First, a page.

This is hardly the news the company’s struggling Brazil plant needs to hear: DaimlerChrysler is reportedly in talks with one of its Chinese partners to build a plant in China in order to export subcompact cars to the United States.
Dr. Ruediger Grube, the DaimlerChrysler executive president and management board member in charge of corporate development and China operations, told the New York Times (NYT) that while no final decision had been made, he hoped that the details could be worked out in the second half of this year – it would almost certainly be the first mass-produced Chinese car widely sold in America.
Grube’s aides reportedly were surprised that he mentioned the negotiations and said afterward that they had no further information except to say the car would be a small sedan, not a coupe, and roughly the size of the Chevrolet Aveo [which is built for GM US by GM-Daewoo in Korea and about to go into production at a Shanghai-GM plant in China].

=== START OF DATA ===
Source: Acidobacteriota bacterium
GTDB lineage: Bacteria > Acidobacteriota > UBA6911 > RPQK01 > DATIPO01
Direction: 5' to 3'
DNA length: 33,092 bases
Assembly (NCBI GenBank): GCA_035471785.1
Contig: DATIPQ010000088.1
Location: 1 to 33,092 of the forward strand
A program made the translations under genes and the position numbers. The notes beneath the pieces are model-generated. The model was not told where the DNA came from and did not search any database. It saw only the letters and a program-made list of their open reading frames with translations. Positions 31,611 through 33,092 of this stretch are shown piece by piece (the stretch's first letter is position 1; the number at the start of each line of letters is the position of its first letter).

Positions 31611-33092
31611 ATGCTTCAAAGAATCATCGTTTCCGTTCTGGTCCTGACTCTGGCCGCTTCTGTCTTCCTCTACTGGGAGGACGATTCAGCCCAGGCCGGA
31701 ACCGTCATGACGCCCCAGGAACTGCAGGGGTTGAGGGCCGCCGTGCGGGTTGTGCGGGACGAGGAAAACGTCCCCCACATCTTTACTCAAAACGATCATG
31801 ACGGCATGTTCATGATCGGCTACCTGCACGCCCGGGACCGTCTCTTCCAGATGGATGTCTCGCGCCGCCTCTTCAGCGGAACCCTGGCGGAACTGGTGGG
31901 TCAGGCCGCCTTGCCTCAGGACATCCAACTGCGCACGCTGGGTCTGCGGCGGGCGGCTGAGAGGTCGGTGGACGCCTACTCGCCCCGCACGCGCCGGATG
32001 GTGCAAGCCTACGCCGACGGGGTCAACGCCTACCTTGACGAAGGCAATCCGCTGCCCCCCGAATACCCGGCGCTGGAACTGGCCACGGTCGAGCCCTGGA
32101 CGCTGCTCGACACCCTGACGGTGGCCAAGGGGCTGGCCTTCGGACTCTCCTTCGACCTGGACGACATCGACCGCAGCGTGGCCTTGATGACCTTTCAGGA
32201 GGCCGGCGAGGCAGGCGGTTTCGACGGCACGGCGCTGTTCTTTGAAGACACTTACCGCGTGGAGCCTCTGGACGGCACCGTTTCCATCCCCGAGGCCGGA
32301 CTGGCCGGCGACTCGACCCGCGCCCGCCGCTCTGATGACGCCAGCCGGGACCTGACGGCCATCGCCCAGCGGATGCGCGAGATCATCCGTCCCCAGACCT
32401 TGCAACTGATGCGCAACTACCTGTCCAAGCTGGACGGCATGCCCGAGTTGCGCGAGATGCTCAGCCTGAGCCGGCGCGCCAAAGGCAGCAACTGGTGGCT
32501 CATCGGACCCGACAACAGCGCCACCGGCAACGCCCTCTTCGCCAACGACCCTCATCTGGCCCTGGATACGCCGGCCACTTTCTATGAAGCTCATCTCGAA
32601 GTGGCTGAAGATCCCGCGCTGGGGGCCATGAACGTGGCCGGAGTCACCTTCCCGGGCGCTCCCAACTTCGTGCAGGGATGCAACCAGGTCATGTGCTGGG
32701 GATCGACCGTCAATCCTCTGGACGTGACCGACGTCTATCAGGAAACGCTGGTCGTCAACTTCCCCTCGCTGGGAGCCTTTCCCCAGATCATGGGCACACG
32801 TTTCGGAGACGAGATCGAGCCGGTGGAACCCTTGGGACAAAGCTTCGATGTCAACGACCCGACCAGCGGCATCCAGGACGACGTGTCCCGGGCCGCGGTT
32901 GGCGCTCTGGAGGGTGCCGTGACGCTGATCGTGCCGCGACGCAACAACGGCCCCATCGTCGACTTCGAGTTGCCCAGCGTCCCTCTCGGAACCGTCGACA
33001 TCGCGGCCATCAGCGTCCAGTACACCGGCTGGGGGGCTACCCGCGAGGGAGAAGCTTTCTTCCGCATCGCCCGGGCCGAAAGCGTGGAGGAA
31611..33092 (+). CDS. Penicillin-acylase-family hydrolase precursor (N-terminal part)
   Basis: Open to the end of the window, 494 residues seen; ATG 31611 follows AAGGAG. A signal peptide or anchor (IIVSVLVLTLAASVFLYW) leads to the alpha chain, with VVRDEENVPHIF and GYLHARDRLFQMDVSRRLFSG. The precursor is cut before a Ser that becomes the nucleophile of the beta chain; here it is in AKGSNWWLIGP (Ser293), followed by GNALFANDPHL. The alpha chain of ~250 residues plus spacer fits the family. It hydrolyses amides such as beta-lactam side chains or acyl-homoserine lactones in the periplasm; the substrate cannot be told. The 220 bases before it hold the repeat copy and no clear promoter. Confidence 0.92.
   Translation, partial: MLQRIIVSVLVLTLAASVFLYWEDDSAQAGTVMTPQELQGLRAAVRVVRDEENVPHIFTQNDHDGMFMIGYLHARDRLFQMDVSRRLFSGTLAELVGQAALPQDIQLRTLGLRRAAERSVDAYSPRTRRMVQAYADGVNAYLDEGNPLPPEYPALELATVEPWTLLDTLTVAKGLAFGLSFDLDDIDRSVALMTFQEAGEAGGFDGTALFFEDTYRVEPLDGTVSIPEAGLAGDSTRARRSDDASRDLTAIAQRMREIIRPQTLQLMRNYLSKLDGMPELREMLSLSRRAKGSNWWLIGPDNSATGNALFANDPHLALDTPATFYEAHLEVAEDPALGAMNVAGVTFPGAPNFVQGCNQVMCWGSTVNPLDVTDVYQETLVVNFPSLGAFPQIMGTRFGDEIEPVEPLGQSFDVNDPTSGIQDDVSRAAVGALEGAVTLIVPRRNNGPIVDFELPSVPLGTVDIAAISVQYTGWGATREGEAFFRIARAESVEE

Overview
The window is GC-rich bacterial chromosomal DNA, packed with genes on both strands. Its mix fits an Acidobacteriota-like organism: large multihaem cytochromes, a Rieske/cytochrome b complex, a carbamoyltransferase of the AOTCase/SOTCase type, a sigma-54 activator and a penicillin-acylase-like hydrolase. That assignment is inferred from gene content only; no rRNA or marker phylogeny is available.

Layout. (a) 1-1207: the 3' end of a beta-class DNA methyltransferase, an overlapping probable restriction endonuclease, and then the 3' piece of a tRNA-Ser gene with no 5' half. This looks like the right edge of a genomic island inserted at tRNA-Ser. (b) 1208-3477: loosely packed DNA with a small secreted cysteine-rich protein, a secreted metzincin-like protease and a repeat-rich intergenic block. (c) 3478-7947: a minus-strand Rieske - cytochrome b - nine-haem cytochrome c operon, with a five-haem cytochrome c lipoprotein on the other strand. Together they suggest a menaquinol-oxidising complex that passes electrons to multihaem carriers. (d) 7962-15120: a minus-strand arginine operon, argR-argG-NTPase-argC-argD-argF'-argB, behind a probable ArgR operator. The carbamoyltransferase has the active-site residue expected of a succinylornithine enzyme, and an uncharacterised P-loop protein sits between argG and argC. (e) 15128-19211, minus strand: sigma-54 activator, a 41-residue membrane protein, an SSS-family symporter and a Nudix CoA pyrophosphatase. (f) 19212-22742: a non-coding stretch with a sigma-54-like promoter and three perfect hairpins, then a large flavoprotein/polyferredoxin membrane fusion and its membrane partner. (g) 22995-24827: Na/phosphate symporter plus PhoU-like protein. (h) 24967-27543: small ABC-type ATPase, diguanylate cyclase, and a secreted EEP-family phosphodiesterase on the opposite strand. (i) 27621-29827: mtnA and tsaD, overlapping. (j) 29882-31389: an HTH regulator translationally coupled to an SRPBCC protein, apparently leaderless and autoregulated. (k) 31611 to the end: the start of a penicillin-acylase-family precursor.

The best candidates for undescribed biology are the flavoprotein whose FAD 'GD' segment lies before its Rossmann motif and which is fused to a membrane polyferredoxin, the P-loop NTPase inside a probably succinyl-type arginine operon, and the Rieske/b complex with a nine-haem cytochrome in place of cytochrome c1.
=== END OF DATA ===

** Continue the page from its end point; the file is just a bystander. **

Low wages make China a very attractive place to build cars, Grube told the NYT, adding: “China today has a big, big, big advantage as far as labour costs are concerned.”
Noting that the United Automobile Workers union in Detroit has been warning for years that low wages in China would pose a threat to American jobs, the New York Times quoted Grube as saying that Daimler hoped to avoid a political reaction in the United States and any damage to the Chrysler, Dodge and Jeep brands by selling a model not previously sold in America.
Grube reportedly would not provide forecasts of the production schedule, but it would take at least two years to get a plant up and running.
The paper noted that Chinese company Chery Automotive plans to try to set up a distribution network in the United States in 2007, working with Malcolm Bricklin, an entrepreneur who tried to distribute the Yugo, a car from Yugoslavia.
According to the newspaper, Grube declined to say which of its two Chinese partners – Beijing Automotive Industry Holding Company Ltd. and the Fujian Motor Industry Group – was involved in the talks but Daimler is already building Jeeps for the Chinese market with Beijing Automotive and will start making Mercedes C- and E-Class sedans for the local market with Beijing Automotive in October or November at a plant now under construction outside of Beijing.
By contrast, Fujian Motor is Daimler’s partner in making large vans and would appear a less-likely partner for small car production, the New York Times said.